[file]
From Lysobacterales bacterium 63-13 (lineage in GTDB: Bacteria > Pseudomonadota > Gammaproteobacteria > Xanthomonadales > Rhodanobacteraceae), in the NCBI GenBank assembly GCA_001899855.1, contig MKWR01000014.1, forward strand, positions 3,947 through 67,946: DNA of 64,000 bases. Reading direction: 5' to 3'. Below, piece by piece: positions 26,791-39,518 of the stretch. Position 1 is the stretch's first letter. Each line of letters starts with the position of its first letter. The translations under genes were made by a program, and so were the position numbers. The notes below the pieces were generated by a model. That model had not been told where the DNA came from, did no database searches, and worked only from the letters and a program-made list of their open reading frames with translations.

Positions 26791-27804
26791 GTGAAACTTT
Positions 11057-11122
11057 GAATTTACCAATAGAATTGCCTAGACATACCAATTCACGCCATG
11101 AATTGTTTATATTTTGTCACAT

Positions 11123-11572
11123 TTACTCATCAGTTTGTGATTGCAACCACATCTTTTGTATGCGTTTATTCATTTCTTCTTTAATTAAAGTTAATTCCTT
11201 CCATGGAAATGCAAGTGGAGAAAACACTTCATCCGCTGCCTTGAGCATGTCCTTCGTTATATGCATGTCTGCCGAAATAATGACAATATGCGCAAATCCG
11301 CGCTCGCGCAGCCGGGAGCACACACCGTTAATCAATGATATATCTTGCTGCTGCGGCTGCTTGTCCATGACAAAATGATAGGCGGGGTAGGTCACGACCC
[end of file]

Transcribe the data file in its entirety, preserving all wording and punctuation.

From Lysobacterales bacterium 63-13 (lineage in GTDB: Bacteria > Pseudomonadota > Gammaproteobacteria > Xanthomonadales > Rhodanobacteraceae), in the NCBI GenBank assembly GCA_001899855.1, contig MKWR01000014.1, forward strand, positions 3,947 through 67,946: DNA of 64,000 bases. Reading direction: 5' to 3'. Below, piece by piece: positions 26,791-39,518 of the stretch. Position 1 is the stretch's first letter. Each line of letters starts with the position of its first letter. The translations under genes were made by a program, and so were the position numbers. The notes below the pieces were generated by a model. That model had not been told where the DNA came from, did no database searches, and worked only from the letters and a program-made list of their open reading frames with translations.

Positions 26791-27804
26791 GTGAAACTTT
Positions 11057-11122
11057 GAATTTACCAATAGAATTGCCTAGACATACCAATTCACGCCATG
11101 AATTGTTTATATTTTGTCACAT

Positions 11123-11572
11123 TTACTCATCAGTTTGTGATTGCAACCACATCTTTTGTATGCGTTTATTCATTTCTTCTTTAATTAAAGTTAATTCCTT
11201 CCATGGAAATGCAAGTGGAGAAAACACTTCATCCGCTGCCTTGAGCATGTCCTTCGTTATATGCATGTCTGCCGAAATAATGACAATATGCGCAAATCCG
11301 CGCTCGCGCAGCCGGGAGCACACACCGTTAATCAATGATATATCTTGCTGCTGCGGCTGCTTGTCCATGACAAAATGATAGGCGGGGTAGGTCACGACCC